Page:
Regular AB readers know I often link to the blog of Dean Baker. Dean has said something I often try to get across, but he is so eloquent here that we just give him the microphone:
Since the “entitlement” cutters seem to be on the warpath again, it might be time for another sermon on the Social Security trust fund. This one really should not be hard, but I am afraid that that there are many powerful people with a vested interest in creating confusion, and they have succeeded.
In 1983, Congress (following the recommendation of the Greenspan commission) deliberately raised the Social Security tax far above the level needed to pay current Social Security benefits. This led to a large surplus. Under the law, this surplus must be used to buy U.S. government bonds. Also, under the law, the bonds held by Social Security are liabilities of the federal government, just like any other bonds. When the program needs the money from the bonds to pay benefits, it can rely on the interest and eventually the principle from these bonds, just like any private pension or individual.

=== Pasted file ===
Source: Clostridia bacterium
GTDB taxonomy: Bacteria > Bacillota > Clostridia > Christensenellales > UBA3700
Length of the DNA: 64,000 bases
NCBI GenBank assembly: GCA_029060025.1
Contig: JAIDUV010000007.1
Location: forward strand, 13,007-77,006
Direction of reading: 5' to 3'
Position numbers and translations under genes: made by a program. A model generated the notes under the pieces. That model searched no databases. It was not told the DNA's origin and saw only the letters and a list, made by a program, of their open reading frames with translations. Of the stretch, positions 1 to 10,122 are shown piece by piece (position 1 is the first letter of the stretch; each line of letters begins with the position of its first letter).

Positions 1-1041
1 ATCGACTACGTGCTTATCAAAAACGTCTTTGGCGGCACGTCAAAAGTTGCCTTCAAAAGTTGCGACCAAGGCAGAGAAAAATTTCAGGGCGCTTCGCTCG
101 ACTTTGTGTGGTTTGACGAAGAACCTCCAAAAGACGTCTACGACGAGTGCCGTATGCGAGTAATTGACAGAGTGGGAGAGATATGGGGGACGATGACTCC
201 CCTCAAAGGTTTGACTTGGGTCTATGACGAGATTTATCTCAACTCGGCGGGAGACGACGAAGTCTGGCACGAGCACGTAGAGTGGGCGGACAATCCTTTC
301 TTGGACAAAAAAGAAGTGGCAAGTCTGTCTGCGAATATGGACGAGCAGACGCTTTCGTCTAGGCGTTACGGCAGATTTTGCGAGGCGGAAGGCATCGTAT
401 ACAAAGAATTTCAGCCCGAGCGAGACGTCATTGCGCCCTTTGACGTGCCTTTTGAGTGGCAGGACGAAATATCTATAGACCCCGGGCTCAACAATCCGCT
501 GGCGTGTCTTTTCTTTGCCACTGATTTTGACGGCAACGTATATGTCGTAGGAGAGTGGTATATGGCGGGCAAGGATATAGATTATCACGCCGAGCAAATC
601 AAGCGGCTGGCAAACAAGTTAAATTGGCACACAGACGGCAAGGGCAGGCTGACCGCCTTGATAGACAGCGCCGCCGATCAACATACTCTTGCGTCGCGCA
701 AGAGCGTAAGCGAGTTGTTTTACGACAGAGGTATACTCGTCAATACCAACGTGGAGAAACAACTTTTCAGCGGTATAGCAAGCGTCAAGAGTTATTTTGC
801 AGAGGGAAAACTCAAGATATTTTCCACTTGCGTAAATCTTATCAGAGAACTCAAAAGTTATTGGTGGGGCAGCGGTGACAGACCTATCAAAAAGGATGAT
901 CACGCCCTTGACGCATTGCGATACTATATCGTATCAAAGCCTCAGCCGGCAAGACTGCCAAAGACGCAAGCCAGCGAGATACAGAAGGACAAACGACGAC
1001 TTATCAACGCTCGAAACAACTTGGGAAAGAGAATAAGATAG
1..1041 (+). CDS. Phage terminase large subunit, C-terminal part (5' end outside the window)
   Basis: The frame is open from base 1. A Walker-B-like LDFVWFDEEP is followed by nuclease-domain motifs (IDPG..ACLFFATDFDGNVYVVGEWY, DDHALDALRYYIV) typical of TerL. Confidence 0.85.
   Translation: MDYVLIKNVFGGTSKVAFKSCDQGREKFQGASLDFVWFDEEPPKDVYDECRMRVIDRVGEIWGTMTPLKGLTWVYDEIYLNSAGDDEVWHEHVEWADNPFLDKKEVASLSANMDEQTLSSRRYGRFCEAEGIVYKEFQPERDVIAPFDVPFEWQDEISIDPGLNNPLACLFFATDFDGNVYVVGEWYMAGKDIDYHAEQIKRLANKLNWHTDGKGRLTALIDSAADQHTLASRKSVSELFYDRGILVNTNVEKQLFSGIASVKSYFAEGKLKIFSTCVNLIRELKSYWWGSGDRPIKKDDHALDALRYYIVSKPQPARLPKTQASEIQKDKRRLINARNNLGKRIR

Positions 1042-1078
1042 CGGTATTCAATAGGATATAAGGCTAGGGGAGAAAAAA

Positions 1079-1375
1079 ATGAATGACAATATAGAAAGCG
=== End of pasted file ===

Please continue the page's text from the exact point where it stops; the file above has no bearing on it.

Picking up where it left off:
Note, that there was never any rule that any Social Security only gets government bonds if the government runs a surplus. In other words, from the standpoint of Social Security, it matters not an iota that the government has mostly run deficits for the last quarter century. This may have been bad policy, but it doesn’t affect the size of the trust fund.
The most recent projections from the non-partisan Congressional Budget Office show that Social Security will have enough money between projected taxes and the bonds in the trust fund to pay all benefits through the year 2046, with no changes whatsoever.
This is very important to understand when someone like Federal Reserve Board Chairman Ben Bernanke proposes cuts to Social Security. Workers have already paid for these benefits. The Social Security tax is very regressive. Its regressivity can be justified by the progressive payback structure of the program. However, if the benefits are cut, at appoint when the program can still easily afford the benefits (e.g. 10-20 years), then the government has effectively stolen from the people who paid Social Security taxes.
There are many people who want to do this – effectively default on the government bonds held by the Social Security trust fund. If this default is now on the national agenda, then it certainly seems reasonable for the workers who are losing their benefits to raise the prospect of defaulting on government bonds more generally. After all, what can possibly be the rationale of only defaulting on the government bonds held by workers through the Social Security trust fund, but not defaulting on the government bonds held by the wealthy people who think this is such a good idea?